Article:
Quality Progress - May 2013 - 50
suring the blockbuster drug supply would
As noted previously, we feel that the
approach should be based on the problem,
satisfy market demand.
These applications of the matrix and
not the other way around, and no one
other experiences show that:
method is universally best. We have found
• Many, perhaps most, problems will fall
this matrix works well in guiding practitio-
into one or more, but not all, of these
ners in diagnosing the best approach to a
quadrants. This is natural and to be
given problem, and we recommend it for
• After we know the quadrant or quad-
Of course, it is not a prescriptive
rants the problem occupies, the possi-
system. It should serve as a guide and not
bilities for identifying the right improve-
dictate the approach to be taken. Further,
ment method are greatly enhanced.
it is not exhaustive; many more methods
• The problem-solving speed and accu-
could be added to the matrix. Use of such
tools to guide improvement efforts is an
racy is increased.
• Probability of success is increased.
Many practitioners have told us over
the years that they understand different
methods, such as lean Six Sigma, kaizen
events, reengineering and WorkOut, but
they are confused as to which improvement approach is the best. They also wonder if one method is best for all problems.
example of statistical engineering, a topic
we have discussed in detail in earlier Statistics Roundtable columns.7-9 QP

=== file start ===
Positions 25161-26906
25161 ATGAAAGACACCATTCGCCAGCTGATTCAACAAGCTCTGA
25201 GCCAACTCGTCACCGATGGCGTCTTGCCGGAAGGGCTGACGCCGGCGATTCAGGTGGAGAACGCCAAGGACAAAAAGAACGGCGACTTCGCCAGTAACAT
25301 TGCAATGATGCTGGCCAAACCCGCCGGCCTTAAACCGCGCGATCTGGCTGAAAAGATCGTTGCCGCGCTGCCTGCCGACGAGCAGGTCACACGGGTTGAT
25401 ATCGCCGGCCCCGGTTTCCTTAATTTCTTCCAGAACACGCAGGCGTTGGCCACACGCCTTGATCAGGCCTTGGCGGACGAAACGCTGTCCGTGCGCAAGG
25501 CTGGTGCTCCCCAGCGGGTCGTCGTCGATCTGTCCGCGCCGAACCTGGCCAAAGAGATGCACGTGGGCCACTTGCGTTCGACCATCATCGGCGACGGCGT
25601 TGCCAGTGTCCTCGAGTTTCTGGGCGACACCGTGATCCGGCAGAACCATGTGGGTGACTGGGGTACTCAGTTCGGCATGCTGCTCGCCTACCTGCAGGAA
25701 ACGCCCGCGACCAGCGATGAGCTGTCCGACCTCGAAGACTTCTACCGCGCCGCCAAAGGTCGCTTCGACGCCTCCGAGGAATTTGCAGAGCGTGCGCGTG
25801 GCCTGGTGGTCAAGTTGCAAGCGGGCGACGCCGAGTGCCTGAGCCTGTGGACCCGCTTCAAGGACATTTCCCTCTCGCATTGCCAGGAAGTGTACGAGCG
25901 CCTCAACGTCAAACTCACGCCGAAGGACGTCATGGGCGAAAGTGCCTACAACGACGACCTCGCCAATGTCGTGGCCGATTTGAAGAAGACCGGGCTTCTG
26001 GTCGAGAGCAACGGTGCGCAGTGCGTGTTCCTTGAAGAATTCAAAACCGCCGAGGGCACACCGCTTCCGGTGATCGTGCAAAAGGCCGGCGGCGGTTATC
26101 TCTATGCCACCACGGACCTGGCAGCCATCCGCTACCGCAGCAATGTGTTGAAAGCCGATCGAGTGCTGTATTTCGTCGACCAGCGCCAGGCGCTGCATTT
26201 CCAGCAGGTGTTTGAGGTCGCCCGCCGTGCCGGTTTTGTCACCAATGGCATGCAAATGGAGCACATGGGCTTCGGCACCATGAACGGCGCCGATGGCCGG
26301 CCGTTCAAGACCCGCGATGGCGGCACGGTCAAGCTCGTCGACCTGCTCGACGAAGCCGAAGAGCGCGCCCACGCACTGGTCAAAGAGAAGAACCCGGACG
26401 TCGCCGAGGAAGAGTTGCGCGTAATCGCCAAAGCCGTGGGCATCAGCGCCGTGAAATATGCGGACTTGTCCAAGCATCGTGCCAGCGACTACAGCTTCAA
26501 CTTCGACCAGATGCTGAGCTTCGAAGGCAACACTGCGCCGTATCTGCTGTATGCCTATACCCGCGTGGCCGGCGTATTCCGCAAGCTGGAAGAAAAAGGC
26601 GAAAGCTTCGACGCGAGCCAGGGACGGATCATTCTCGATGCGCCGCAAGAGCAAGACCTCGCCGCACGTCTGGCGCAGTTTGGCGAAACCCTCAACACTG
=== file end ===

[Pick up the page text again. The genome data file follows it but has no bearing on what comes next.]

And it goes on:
1. Ronald d. Snee and Roger W. Hoerl, Six Sigma Beyond the
Factory Floor, FT Prentice-Hall, 2005.
2. Ronald d. Snee and Roger W. Hoerl, “Integrating lean and
Six Sigma: a Holistic approach,” Six Sigma Forum Magazine, May 2007, pp. 15-21.
3. Ronald d. Snee, “digging the Holistic approach—Rethink
Business Improvement to Improve the Bottom line,” Quality Progress, october 2009, pp. 52-54.
4. Roger W. Hoerl and Ronald d. Snee, Statistical Thinking;
Improving Business Performance, second edition, John
Wiley and Sons, 2012.
5. Snee, Six Sigma Beyond the Factory Floor, see reference 1
6. Thomas l. Mcgurk, “Ramping Up and ensuring Supply
Capability for Biopharmaceuticals,” BioPharm International,
January 2004, pp. 1-4.
7. Roger W. Hoerl and Ronald d. Snee, “Closing the gap,” Quality Progress, May 2010, pp. 52-53.
8. Ronald d. Snee and Roger W. Hoerl, “Further explanation,”
Quality Progress, december 2010, pp. 68-72.
9. Ronald d. Snee and Roger W. Hoerl, “Proper Blending,”
Quality Progress, June 2011, pp. 46-49.
© 2013 Roger W. Hoerl and Ronald d. Snee
ROGER W. HOERL is Brate-Peschel assistant professor of statistics at Union
College in Schenectady, NY. He has
a doctorate in applied statistics from
the University of Delaware in Newark.
Hoerl is an ASQ fellow, a recipient of
the ASQ’s Shewhart Medal and Brumbaugh Award, and an academician in
the International Academy for Quality.
RONALD D. SNEE is president of
Snee Associates LLC in Newark, DE.
He has a doctorate in applied and
mathematical statistics from Rutgers
University in New Brunswick, NJ.
Snee has received ASQ’s Shewhart
and Grant Medals. He is an ASQ
fellow and an academician in the
International Academy for Quality.
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Table of Contents for the Digital Edition of Quality Progress - May 2013
Mr. Pareto Head
Avoiding an Avalanche
What Makes You Tick?
Quality in the First Person
Special Section: ASQ Enterprise and Site Members
3.4 per Million
One Good Idea
One Good Idea
Quality Progress - May 2013